The HIPAA Privacy Rule consists of numerous administrative, physical and technical standards to protect individuals' health information privacy and the confidentiality of their health information. These standards are national in scope and apply for example, to certain health care providers (including at FSU, which providers may be referred to as covered or "health care" components) as well as to certain health plans such as group health or other medical insurance (including insurance provided to FSU employees, Medicare and Medicaid) that conduct certain health care transactions electronically. Once deemed subject to the HIPAA Privacy Rule these health care providers and health plans are officially referred to as "covered entities". An individual's identifiable health information that covered entities use or disclose for covered functions such as furnishing, billing and paying for health care (including treatment, supplies and services), regardless as to its form or format (e.g., paper, verbal, audio as well as electronic) may be referred to as "Protected Health Information" or PHI. Persons or entities that perform certain functions on behalf of covered entities and to whom a covered entity uses or discloses PHI are referred to as "business associates", to which the HIPAA Privacy Rule also applies.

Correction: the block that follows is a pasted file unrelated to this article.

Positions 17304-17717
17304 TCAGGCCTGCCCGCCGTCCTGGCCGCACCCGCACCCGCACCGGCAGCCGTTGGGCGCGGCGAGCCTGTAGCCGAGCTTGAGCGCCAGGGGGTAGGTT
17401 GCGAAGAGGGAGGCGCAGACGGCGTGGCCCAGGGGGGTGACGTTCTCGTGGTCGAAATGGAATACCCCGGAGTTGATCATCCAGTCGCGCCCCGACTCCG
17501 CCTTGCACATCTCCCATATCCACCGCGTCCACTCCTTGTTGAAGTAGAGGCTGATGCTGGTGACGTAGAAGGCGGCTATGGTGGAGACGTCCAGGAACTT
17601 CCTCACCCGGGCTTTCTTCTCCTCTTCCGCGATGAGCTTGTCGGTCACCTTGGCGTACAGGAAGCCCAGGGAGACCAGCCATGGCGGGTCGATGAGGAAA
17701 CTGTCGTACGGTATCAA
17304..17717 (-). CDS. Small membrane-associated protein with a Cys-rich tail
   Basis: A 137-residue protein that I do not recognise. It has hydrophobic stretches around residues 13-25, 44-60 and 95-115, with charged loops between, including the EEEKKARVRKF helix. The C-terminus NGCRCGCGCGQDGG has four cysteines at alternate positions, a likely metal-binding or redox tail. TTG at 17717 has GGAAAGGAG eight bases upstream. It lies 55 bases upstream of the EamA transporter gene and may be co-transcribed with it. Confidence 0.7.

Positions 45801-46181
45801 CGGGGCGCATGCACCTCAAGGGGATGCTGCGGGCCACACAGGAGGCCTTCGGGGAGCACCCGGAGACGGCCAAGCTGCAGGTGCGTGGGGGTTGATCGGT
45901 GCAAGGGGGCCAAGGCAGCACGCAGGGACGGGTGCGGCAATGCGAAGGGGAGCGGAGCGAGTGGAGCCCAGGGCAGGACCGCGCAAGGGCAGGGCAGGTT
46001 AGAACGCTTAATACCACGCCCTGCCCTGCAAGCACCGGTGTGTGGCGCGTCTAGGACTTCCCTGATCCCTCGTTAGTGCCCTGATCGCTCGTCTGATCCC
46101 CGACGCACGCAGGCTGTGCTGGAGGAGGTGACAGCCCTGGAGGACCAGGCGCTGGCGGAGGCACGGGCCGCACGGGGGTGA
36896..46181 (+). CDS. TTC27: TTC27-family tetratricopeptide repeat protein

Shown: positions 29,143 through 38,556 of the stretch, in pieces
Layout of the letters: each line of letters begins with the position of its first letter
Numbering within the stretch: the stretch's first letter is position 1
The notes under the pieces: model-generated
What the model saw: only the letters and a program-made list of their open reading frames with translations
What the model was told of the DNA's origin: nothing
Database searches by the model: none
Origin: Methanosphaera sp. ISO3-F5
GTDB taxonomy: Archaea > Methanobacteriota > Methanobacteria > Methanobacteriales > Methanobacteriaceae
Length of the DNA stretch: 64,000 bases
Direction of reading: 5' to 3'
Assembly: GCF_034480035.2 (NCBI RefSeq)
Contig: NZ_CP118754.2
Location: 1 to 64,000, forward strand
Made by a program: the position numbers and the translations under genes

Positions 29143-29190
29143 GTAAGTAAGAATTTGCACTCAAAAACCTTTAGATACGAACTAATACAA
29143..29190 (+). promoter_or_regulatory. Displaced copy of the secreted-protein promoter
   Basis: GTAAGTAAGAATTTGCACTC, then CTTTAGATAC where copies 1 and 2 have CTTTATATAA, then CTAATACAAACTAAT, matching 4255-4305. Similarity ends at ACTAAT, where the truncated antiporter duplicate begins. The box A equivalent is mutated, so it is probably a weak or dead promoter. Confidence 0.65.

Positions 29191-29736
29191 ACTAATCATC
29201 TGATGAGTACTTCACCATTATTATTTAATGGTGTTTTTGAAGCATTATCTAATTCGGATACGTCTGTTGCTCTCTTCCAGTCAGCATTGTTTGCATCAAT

Most basically, the HIPAA Privacy Rule establishes limits, restrictions and conditions on the use and/or disclosure of PHI, including the requirement that such use and/or disclosure is ONLY permitted AFTER an individual (or their legal personal representative), about whom the PHI pertains, provides a specific authorization ("HIPAA Authorization") for such use and/or disclosure. Some limited exceptions may apply, including uses and/or disclosures for research purposes but only under very specific conditions. The HIPAA Privacy Rule also establishes rights that individuals have with regard to their PHI, including being informed about a covered entity's privacy practices; a written accounting of disclosures for research; inspecting and obtaining a copy of their health records; requesting corrections to their health information; and restricting certain uses and disclosures of PHI. Covered entities must provide a notice of their privacy practices on a publicly-facing web page.
Visit the U.S. Department of Health and Human Services to access their summary of the HIPAA Privacy Rule.